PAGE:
#swct Social Media and Civic Involvement Redux

Last week, as part of Social Web Week in Connecticut, there was a panel on Social Media and Civic Involvement. Much of the discussion focused around how elected officials can better communicate with their constituents. However, communications via social media is a two way street and some of the discussion focused on how constituents can better communicate with their elected officials as well.

Today at City Hall in New Haven there will be a meeting about establishing a Mayor Task Force on Social Media. (See this New Haven Register report for more information.) What sort of outcomes are people looking for? There are a few different areas that I think it would be beneficial to focus on.

The most obvious is how the city communicates with its residents. Currently, the Mayor’s office sends out press releases, and includes the CTNewsWire on the distribution list. This list is distributed to bloggers, citizen journalists and to anyone else that is interested. Previous press releases remain available online. This helps get some of the message from city hall out to a broader group of people. Mayor DeStefano and his Chief of Staff Sen Matteson are both on Twitter. They haven’t been especially active and don’t have a lot of followers. However, they have been retweeting messages from NHSchoolChange. This is particularly important and I hope to see more efforts like NHSchoolChange on Twitter. NHSchoolChange doesn’t have a lot of followers, but it is a fascinating list to look at to find others focused on social media in New Haven.

It would be great to see other more daily operations of the City Government posting to Twitter. Ideally, the press releases from City Hall should be set up in a way that automatically post to Twitter. It would be great to see emergency services messages going to Twitter, as well as simple things like scheduling in the Mayor’s office.

At the session last week, there was a lively discussion about how State Representative Gary Holder-Winfield from New Haven out tweets all the other political figures tracked by TweetCT. (For more information, see this New Haven Independent story.) Gary’s Twitter and Facebook messages provide an important insight into what is happening in Hartford, as well as a valuable means for constituents to provide input. To the best of my knowledge, there are no Aldermen that are currently writing about Aldermanic meetings in the same way, and this would be a great service to the community.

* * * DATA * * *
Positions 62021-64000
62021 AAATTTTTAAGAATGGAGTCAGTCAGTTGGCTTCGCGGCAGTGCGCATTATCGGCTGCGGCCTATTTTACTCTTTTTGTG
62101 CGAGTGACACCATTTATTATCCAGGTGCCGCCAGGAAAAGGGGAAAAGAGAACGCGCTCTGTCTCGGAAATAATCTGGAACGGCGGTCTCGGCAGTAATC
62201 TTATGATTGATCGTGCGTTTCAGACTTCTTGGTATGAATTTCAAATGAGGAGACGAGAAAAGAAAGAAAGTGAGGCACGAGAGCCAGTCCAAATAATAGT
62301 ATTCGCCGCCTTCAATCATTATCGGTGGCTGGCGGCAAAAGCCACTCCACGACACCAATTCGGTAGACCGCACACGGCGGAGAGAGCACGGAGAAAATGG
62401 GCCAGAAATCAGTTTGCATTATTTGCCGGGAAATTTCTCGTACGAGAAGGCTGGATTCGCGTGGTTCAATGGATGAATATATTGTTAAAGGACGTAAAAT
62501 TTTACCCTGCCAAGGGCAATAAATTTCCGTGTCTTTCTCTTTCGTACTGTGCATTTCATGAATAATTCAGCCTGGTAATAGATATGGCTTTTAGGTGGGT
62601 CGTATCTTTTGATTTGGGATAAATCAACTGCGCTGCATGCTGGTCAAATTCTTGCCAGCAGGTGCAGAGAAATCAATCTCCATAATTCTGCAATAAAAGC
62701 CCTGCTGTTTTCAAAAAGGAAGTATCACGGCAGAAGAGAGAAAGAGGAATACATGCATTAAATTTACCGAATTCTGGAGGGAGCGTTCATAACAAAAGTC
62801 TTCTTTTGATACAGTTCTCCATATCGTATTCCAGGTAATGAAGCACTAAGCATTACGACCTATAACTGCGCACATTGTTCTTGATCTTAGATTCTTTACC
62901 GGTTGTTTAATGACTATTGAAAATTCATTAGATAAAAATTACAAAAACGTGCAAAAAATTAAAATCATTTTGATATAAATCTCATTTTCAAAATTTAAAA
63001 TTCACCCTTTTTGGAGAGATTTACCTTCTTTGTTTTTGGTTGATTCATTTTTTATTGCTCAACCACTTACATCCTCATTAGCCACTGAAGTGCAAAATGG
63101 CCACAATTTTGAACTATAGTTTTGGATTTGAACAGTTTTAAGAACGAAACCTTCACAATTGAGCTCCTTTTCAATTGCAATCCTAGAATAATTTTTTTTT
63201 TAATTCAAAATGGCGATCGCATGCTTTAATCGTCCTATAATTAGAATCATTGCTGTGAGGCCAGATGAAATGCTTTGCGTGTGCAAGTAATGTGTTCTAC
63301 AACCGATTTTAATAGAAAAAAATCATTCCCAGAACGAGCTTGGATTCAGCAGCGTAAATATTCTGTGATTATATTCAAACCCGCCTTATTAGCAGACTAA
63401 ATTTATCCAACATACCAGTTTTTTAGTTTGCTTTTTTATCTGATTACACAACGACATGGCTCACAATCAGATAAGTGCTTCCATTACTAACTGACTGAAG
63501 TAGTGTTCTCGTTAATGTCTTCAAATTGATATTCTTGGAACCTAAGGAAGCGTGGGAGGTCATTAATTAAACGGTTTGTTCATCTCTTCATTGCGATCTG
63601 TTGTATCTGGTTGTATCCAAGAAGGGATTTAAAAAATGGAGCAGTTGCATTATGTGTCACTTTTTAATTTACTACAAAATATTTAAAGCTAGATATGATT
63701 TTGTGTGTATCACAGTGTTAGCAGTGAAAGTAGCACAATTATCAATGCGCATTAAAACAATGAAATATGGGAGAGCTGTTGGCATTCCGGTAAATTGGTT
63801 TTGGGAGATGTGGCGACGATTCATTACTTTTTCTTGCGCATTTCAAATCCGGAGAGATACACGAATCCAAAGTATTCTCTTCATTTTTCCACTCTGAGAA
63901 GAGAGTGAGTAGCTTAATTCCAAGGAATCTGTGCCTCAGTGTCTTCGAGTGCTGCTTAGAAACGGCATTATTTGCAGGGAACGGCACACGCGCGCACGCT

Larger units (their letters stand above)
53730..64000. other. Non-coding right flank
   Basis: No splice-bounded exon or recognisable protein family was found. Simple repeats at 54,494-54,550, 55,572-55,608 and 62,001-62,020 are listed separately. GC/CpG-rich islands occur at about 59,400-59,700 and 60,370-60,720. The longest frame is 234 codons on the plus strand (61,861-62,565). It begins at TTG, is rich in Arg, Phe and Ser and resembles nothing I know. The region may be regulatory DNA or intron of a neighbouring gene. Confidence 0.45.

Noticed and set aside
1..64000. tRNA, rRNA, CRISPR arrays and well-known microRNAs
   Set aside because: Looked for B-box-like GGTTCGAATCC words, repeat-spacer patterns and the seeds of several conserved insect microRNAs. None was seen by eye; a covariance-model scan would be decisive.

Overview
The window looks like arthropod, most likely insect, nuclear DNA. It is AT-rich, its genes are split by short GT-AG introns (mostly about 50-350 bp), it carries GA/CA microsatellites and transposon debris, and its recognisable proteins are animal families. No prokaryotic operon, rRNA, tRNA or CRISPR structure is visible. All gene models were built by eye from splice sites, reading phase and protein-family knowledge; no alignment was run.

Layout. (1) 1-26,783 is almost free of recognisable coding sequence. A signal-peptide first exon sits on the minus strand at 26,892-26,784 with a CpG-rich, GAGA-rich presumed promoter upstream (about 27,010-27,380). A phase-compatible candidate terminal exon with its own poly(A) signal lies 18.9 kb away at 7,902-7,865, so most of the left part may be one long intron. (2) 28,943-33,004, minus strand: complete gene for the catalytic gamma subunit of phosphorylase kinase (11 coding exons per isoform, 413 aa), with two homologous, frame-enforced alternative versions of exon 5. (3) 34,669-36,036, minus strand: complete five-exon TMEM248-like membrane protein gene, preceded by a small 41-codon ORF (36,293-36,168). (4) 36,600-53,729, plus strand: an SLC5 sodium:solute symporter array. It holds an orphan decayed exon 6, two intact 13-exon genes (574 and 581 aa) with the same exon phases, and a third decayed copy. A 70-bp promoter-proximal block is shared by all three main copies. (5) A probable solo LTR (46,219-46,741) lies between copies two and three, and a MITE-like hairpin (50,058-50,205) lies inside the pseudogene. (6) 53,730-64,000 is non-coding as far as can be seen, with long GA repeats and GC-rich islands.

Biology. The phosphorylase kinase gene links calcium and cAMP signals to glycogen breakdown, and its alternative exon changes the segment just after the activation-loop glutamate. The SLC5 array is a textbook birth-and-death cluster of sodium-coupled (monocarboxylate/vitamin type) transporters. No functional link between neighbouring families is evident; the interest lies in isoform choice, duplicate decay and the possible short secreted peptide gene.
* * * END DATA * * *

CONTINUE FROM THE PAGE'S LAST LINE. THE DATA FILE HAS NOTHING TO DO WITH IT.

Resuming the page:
Durham First Selectwoman Laura Foley Francis spoke about how using social media has greatly opened up the processes of selecting commissioners in her town. This has brought about greater involvement and is another idea from last week’s session that the Mayoral Task Force should explore.

A session later last Tuesday was sponsored by the New Haven Economic Development Corporation, and Social Web Week as but a small example of how social media can help build New Haven’s economic base. Efforts to promote New Haven as a destination should be continued and expanded, as should efforts to help create both New Haven and Yale as centers of excellence in terms of civic social media.

This should also apply to efforts like the Livable Cities Initiative and urban revitalization. Social media needs to join with murals and other efforts to bring pride and respect back to run down parts of the city.

One area where this could be particularly powerful is in education. Let’s open up NHSchoolChange. Let’s get students, parents, teachers and administrators all communicating together via social media about what is happening in their lives. Gary Holder-Winfield writes in a strong authentic voice about his efforts as a State Representative. Several years ago, the New Haven Public Schools were blessed with Gina Coggins.

Gina taught in the New Haven Public Schools and wrote articles about her experiences for the New Haven Independent. They provided insights into what is happening in education that are too often missed in so many initiatives. She encouraged her students to write; to find their voices.

We need voices like Gina’s writing from inside the city schools. We need to find ways that we can hear the students’ voices and the parents’ voices as well.

The most important thing that we need to do is remember that Social Media is not simply a new platform for sending out press releases. It is a chance to have open discussions about how we can draw together as a community to improve where we live, work and play.

Will a Mayoral Task Force spawn new discussions? Will it further what has happened with GoogleHaven and Social Web Week to draw together people in business, education, non-profits, government and daily life into new communities to share ideas to make our lives better? Let us work together to get that chance.